Division of Energy
Missouri Energy Expenditures at a Glance
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- In 2007, Missourians used about 85.5 billion kilowatt-hours (kwh) of electricity for which they paid a total of about $5.6 billion at an average cost of 6.56 cents per kilowatt-hour.
- In 2007, Missouri ranked 19th among states in residential expenditures for electricity, 21st in commercial expenditures and 25th in industrial expenditures. Missouri ranked twenty-second in total expenditures for electricity.
- Residential consumers in Missouri paid about 49 percent of the state’s total electricity bill and consumed about 35.9 billion kwh, 42 percent of total usage. They paid an average price of 7.7 cents per kilowatt-hour, a 3.4 percent increase from the average price in 2006.
- Commercial consumers paid about 35 percent of the state’s total bill and consumed about 31.1 billion kwh, 36 percent of total usage. They paid an average price of 6.3 cents per kwh, a 4.3 percent increase from the average price in 2006
- Industrial consumers paid about 16 percent of the state’s total bill and consumed about 18.5 billion kwh, 22 percent of total usage. They paid an average price of 4.8 cents per kwh, a 4.1 percent increase from the average price in 2006. Large purchasers such as industrial firms pay lower electric rates than small purchasers for a variety of reasons including lower distribution costs and the ability of large customers to negotiate contractual arrangements or take advantage of special arrangements such as interruptible load agreements.
The state’s total electricity bill increased about 2.9 percent(measured as the compound annual growth rate) between 1990 and 2007, driven by a 59 percent increase in consumption. Within this overall pattern of increase in expenditures, electricity expenditures fell during three years, 1991-1992, 1998-1999, and2002-2003. In each of these years, the reductions in the residential sector were greater than reductions in the industrial and commercial sectors.
- The graphs below show the overall trend in Missouri electricity expenditures per capita, electricity consumption per capita and electricity price per kilowatt-hour between 1990 and 2007. Electricity expenditures are the product of price and level of consumption. The graphs show that electricity expenditures have steadily increased since 1990, with the steepest increase between 2004 and 2007. This increase in expenditures is caused by increases in per capita consumption. Between 1990 and 2003 electricity prices saw a gradual decline each year, but recovered to 1990 levels between 2004 and 2007.
In the period between 2004 and 2007 per capita expenditures for electricity (adjusted for inflation in electricity prices) increased 13 percent across all sectors. By sector, the increase was 21.3 percent for the industrial sector, 14.3 percent for the residential sector, and 7.9 percent for the commercial sector. Over the same years, per capita consumption increased 12.8 percent. By sector, the increase was 26.5 percent for the industrial sector, 11.8 percent for the residential sector, and 7.1 percent for the commercial sector. During this period, inflation-adjusted prices per kilowatt-hour fell slightly, -0.9 percent across all sectors, and -6.0 percent for the industrial sector. Inflation-adjusted prices increased for the residential sector (1.3 percent) and for the commercial sector (0.1 percent).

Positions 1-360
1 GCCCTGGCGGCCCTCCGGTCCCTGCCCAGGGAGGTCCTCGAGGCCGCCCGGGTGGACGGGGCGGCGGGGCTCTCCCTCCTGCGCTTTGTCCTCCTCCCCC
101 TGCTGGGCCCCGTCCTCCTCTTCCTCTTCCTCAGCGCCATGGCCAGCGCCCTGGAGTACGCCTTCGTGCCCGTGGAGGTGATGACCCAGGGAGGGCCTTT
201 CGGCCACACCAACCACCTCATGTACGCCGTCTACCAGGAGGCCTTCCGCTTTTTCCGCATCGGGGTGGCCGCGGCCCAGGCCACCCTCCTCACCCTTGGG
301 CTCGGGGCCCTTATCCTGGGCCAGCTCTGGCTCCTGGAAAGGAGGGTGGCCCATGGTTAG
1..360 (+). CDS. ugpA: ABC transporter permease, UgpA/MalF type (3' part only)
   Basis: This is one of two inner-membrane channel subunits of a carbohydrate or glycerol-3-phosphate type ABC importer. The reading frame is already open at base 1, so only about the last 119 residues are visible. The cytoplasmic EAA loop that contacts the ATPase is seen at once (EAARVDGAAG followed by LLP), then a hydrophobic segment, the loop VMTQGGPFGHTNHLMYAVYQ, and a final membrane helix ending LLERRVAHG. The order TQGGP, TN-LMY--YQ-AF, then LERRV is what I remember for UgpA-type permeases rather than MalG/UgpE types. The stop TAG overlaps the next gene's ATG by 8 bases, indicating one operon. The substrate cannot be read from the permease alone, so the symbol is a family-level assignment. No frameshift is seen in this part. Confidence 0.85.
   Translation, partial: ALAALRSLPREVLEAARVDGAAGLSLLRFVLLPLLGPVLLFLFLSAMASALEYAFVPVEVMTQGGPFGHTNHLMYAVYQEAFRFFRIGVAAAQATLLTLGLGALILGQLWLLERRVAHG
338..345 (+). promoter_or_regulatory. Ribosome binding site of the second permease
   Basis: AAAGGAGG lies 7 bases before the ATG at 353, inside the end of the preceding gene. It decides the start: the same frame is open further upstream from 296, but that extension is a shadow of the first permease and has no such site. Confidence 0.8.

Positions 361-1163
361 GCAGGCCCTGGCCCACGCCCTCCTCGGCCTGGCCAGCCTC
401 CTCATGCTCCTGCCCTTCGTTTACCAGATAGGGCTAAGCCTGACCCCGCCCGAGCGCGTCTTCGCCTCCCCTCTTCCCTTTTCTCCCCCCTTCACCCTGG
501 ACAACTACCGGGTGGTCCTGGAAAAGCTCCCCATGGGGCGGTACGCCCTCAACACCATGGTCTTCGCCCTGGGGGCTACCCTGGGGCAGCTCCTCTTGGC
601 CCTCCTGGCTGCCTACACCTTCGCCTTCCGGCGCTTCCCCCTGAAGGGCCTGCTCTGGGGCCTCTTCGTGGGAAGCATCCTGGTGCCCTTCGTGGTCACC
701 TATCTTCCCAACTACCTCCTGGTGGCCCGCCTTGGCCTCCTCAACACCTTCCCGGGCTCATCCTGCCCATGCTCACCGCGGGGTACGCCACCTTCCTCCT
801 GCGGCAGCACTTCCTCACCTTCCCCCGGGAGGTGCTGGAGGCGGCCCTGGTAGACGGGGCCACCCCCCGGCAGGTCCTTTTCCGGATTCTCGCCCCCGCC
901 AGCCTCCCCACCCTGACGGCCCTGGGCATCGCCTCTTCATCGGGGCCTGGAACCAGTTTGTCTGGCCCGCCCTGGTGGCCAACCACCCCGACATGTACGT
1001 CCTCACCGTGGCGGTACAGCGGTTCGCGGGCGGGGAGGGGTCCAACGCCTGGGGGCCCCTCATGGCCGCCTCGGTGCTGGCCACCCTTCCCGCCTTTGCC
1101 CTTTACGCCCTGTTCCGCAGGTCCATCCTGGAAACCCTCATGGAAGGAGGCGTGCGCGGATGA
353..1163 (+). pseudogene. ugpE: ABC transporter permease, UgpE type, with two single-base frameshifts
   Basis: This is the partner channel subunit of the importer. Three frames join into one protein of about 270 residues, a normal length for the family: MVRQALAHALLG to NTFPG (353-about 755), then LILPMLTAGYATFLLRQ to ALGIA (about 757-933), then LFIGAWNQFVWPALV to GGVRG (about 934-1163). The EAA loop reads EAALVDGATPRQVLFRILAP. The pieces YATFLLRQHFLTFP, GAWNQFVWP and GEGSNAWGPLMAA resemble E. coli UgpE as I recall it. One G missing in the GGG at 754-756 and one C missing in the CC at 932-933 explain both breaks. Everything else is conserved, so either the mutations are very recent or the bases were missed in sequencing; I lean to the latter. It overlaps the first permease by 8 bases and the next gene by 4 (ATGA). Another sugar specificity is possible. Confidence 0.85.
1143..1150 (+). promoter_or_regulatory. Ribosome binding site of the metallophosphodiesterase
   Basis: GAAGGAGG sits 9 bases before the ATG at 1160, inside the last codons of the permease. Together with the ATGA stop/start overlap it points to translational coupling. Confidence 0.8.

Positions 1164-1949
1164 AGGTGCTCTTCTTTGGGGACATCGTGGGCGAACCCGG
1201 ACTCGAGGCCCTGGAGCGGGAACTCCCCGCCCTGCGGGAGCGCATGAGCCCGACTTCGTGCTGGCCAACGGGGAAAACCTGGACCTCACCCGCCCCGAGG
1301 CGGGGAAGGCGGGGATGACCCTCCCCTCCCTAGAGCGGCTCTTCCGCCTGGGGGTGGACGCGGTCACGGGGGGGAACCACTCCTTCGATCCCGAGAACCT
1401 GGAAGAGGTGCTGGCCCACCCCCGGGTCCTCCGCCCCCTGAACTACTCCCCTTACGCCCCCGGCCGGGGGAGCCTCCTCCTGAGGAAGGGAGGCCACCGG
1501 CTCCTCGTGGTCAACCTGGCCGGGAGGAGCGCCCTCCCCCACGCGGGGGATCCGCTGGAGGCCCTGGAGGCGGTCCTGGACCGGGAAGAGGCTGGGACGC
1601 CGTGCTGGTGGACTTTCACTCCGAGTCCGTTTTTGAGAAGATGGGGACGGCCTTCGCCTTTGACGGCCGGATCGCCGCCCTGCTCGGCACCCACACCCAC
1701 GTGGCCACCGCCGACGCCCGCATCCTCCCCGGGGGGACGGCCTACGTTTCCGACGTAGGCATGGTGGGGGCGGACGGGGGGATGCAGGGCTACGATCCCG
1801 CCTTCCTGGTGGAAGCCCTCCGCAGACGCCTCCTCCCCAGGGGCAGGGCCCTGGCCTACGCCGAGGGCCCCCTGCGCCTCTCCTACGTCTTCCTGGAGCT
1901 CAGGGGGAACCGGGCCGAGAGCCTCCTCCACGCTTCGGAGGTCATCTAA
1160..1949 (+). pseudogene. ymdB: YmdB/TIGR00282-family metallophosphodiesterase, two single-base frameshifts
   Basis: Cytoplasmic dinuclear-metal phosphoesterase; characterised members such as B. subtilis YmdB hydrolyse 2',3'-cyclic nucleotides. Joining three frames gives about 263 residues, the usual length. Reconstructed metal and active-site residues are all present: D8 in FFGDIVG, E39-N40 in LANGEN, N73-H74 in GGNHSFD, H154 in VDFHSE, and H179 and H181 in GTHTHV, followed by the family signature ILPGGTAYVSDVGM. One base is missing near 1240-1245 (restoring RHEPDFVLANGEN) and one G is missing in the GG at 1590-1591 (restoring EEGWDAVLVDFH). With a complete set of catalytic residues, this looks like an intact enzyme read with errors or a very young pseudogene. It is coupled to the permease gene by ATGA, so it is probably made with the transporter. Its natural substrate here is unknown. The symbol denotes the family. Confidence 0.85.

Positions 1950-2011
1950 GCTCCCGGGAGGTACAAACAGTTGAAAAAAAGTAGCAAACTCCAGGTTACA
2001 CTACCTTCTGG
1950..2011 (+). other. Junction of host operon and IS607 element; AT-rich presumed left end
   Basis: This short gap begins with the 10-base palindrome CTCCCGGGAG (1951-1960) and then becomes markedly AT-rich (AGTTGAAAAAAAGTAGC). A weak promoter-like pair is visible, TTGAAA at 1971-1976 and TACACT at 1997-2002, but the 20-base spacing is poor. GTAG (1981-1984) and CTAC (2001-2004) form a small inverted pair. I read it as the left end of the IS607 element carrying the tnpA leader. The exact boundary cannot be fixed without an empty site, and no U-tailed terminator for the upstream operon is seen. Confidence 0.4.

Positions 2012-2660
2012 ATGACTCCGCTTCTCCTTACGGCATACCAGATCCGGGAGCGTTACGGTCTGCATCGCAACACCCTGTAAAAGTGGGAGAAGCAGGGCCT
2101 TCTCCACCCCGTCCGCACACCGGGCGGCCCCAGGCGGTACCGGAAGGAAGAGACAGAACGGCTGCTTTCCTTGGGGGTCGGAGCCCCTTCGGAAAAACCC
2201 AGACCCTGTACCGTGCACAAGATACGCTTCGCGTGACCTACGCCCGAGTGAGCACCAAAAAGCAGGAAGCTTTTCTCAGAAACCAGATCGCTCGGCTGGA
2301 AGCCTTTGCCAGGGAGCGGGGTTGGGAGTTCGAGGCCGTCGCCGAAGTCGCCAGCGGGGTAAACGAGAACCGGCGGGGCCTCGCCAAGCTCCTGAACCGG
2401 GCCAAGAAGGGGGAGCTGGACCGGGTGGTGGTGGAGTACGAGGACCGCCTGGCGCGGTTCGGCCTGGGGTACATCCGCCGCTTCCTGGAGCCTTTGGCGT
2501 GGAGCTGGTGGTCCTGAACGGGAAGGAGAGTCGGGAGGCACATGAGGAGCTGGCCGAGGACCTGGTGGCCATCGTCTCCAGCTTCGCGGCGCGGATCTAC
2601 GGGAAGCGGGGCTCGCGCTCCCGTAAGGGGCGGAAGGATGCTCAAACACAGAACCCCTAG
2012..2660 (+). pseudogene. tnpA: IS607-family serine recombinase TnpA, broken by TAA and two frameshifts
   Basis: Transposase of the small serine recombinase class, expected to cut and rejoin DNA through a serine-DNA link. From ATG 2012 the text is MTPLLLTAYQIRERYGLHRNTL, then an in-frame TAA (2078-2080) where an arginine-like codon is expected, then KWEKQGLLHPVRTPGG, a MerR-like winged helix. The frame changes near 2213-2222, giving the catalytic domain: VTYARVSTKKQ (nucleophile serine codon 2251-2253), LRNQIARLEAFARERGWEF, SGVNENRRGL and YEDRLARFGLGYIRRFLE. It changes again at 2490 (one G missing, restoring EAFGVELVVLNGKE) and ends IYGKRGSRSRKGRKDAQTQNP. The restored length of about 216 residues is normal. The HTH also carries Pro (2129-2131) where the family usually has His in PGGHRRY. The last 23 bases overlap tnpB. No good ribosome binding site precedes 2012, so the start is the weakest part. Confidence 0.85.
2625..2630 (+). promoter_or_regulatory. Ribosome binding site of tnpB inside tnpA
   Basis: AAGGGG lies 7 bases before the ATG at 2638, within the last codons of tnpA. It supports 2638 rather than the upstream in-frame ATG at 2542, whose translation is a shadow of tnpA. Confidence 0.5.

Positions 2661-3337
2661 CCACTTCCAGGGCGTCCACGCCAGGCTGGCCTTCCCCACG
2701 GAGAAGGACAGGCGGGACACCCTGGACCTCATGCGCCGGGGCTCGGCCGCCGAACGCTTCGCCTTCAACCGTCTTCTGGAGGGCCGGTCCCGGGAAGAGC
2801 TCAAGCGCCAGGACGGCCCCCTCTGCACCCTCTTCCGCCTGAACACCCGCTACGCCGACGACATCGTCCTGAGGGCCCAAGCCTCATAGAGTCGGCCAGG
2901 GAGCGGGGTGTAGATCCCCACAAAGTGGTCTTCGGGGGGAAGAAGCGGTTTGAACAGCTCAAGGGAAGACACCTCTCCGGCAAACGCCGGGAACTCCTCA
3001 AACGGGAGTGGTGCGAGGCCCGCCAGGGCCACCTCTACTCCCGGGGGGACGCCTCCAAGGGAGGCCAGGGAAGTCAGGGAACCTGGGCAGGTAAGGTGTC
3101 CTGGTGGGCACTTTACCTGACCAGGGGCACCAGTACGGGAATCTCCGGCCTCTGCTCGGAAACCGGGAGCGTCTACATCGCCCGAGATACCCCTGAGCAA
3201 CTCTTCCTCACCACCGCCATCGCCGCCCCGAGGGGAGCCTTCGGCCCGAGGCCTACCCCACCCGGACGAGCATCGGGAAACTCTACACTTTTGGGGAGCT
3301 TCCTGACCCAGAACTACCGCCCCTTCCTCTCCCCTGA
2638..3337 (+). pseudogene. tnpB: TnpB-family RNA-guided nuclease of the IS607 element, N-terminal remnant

The inflation rate for electricity prices in Missouri was calculated by calculating the average of the Consumer Price Index (CPI) for electricity prices in the St. Louis and Kansas City metropolitan areas. CPI data for other Missouri cities and regions is not available. The inflation rate for electricity prices for these two cities was -5.1 percent between 2000 and 2003 and 9.1% between 2004 and 2007 (see below).
Missouri’s electrical production comes primarily from fossil fuels. In 2007, 88 percent of Missouri’s electricity was produced from coal, natural gas or petroleum -- 83 percent came from coal. Missouri imports nearly all of these fuels. Missouri can expect continued increases in demand, variation in supply and, most likely, increases in electricity prices. The use of renewable energy sources, primarily from hydroelectric dams, but increasingly from wind, biomass and solar, may provide an increasing share of Missouri's electricity profile in the future.
Statistics presented in this fact sheet are based on energy consumption, price and expenditure data from the State Energy Data System, SEDS, provided by the U.S. Department of Energy's Energy Information Administration, EIA. EIA currently provides SEDS data only through the year 2007 and provides price and expenditure data using only nominal dollars rather than dollars that have been adjusted for inflation. In addition to the SEDS data, EIA also provides more recent data on average residential, commercial and industrial electricity prices.
The primary sources for data used in this overview are the U.S. Department of Energy’s Energy Information Administration, the U.S. Environmental Protection Agency and the U.S. Census Bureau.